SAN FRANCISCO (AP) — A San Francisco board has decided to remove a 19th century statue near City Hall that activists say is racist and demeaning to indigenous people.

The San Francisco Board of Appeals voted unanimously Wednesday night for the removal of the “Early Days” statue. It depicts a Native American at the feet of a Spanish cowboy and a Catholic missionary.

READ MORE: Victims Of EDD Bank Of America Debit Card Fraud Could Be Taxed On Benefits They Never Received

The statue is part of a group of statues depicting California’s founding.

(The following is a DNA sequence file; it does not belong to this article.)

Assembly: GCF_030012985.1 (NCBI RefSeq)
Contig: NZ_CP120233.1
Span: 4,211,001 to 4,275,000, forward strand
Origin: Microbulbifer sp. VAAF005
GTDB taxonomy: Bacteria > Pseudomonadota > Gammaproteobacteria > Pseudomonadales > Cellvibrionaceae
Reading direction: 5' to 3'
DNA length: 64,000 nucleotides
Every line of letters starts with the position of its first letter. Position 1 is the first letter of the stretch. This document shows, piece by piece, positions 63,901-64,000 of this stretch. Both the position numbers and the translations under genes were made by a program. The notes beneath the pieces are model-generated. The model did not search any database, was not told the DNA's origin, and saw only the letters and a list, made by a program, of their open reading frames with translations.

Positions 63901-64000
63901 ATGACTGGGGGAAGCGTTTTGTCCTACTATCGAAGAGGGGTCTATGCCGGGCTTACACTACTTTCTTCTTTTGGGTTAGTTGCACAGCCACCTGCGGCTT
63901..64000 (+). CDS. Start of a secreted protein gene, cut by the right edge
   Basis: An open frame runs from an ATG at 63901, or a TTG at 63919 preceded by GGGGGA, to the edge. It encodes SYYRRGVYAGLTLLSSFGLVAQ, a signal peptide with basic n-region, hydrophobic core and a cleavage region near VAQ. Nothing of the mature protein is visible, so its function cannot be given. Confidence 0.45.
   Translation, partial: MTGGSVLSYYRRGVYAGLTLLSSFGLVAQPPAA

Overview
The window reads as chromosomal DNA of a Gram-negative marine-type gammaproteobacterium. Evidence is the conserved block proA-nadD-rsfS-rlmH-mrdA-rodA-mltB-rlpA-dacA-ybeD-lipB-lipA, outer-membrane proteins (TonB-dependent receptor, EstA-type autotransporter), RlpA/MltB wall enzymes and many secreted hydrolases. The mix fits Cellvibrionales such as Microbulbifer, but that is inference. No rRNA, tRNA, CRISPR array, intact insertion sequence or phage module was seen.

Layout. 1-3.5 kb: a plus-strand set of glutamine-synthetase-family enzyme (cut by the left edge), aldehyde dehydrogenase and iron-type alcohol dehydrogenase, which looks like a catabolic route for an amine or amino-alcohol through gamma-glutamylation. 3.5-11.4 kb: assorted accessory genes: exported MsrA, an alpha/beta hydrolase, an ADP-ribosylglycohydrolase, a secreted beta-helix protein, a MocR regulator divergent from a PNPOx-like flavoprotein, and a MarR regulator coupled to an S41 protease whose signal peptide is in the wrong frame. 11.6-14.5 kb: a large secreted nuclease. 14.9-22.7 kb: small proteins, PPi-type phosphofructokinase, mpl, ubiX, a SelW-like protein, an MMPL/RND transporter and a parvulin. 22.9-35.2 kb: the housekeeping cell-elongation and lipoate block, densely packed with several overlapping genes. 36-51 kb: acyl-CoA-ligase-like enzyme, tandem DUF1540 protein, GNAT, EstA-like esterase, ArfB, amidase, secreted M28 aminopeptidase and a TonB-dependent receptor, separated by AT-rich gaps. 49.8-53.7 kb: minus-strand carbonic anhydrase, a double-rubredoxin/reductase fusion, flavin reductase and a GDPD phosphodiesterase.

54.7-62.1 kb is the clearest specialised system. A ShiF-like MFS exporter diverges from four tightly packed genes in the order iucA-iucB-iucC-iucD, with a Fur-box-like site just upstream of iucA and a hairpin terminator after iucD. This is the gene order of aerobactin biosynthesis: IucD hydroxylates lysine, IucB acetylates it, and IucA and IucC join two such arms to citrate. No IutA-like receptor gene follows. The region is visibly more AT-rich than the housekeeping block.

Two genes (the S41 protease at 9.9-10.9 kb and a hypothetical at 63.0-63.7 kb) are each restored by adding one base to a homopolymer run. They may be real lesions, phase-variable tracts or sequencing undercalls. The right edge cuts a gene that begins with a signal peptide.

A statue called "Early Days" is being removed amid complaints that it is offensive to Native Americans. (CBS)

A statue called “Early Days” is being removed amid complaints that it is offensive to Native Americans. (CBS)

The board had voted in April voted to overturn a decision by the city’s Arts Commission to remove the sculpture.

READ MORE: 5 Charged In SF Corruption Probe, Temporarily Barred From Receiving City Contracts

ALSO READ: Justices Reject Suit Over Racist San Francisco Police Texts

At the time, appeals board member Rick Swig called the statue “horrible” but said removing it would squash free speech.

Native American activists have tried to have the statue removed for decades and renewed their efforts last year.

MORE NEWS: COVID: SF Restaurants Use High-Tech Tools To Make Indoor Dining Safe

© Copyright 2018 The Associated Press. All Rights Reserved. This material may not be published, broadcast, rewritten or redistributed.